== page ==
Note to Adobe eBook Customers: The Adobe Acrobat eBook Reader version is printable, but there is a known problem printing to printers that do not use the PostScript page description language. This problem occurs with some HP LaserJet, Epson Stylus inkjet, and Epson impact printers. Consult your printer s documentation to find out if it is PostScript compatible. This does not affect your ability to read the book on screen.
Published in 1895, The Time Machine was the first novel to suggest the theme of time travel by machine, and along with other books by Wells, it was a forerunner of the contemporary science fiction genre, then known as scientific romances.
Wells wrote mainly speculative fiction concerned with the contemporary problems of human society and its possible futures. While his works express a hope in human technology and progress, this is tempered by a realization of the possible extinction of humanity through the very same technology and the predilections of human nature.
There is a strong ethical component to his work and this relates to the ambivalence that he often expressed about the potentialities of human nature. One of the central issues that concerned him was the disparity between the elite and the masses. The Time Machine explores these concerns in a setting 800,000 years into the future.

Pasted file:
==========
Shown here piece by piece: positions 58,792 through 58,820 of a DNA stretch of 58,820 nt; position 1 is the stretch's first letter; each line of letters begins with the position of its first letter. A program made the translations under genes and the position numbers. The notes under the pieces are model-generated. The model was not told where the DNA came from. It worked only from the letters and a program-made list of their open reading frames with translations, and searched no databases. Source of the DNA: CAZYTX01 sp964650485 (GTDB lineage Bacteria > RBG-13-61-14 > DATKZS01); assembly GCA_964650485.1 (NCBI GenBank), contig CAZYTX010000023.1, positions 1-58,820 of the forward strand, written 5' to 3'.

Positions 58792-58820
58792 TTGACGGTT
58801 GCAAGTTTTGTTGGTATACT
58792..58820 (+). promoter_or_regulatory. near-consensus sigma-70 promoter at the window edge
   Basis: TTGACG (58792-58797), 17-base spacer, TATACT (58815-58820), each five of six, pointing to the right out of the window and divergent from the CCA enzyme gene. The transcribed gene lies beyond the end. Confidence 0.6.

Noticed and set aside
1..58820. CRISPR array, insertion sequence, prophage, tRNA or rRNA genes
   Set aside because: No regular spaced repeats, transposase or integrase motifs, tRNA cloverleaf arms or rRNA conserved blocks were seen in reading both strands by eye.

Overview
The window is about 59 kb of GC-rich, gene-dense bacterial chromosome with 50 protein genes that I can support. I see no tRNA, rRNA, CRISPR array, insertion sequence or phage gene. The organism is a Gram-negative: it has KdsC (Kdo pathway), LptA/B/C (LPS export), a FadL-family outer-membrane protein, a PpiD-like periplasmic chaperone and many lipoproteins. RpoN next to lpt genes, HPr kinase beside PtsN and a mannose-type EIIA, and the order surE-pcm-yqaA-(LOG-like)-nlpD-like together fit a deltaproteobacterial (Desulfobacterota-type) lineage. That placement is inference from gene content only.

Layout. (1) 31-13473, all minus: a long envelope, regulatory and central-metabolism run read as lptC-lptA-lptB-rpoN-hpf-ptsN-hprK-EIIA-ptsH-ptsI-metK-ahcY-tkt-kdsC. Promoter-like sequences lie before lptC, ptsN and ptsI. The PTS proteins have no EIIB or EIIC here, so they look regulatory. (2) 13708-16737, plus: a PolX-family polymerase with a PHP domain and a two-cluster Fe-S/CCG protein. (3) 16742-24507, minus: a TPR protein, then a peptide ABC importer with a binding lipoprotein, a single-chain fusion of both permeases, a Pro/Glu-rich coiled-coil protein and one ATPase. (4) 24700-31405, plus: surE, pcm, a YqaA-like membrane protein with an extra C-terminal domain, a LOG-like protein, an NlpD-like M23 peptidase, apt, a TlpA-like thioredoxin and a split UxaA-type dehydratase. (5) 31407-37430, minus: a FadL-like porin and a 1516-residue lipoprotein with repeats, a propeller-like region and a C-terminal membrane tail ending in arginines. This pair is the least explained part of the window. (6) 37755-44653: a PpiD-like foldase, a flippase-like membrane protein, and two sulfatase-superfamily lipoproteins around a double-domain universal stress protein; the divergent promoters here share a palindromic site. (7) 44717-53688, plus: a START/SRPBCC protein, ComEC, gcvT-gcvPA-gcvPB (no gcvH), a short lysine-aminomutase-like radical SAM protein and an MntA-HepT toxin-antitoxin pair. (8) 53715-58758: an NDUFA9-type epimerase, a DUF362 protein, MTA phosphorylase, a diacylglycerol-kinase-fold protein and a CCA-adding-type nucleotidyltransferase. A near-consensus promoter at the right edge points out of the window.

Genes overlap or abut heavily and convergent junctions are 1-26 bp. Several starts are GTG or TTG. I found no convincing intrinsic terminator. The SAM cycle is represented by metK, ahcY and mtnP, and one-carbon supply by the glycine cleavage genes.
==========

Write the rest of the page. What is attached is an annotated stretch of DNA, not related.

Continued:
The "Classic Starts" series are hard bound, handsomely-illustrated, inexpensive abridgements of classic literature for younger readers. The concept is exemplary, but the execution is problematic. Yes, the bare bones of Wells' proto-science fiction story have been faithfully recounted in Chris Sasaki's smooth-reading, simplified adaptation, yet in the process its soul has gone missing. Abridging is one thing; bowdlerizing is another. What's lost is the late Victorian world of 1895 so marvelously conjured up by words and phrases such as "cadge," "chap," "I'd give a shilling-" and "What's the game?" Gone is the comfort of the returned Time Traveler's glass of champagne, mutton dinner, and pipe by the fireall replaced by a quickly-chugged glass of water! As a child, I relished British editions of books precisely because of the exoticism of previously-unknown turns of phrases. They made the universe richer, fuller, more mysterious. It is a pity this edition of Wells' story will never leave its readers with that enchantment. Reviewer: Kathleen Karr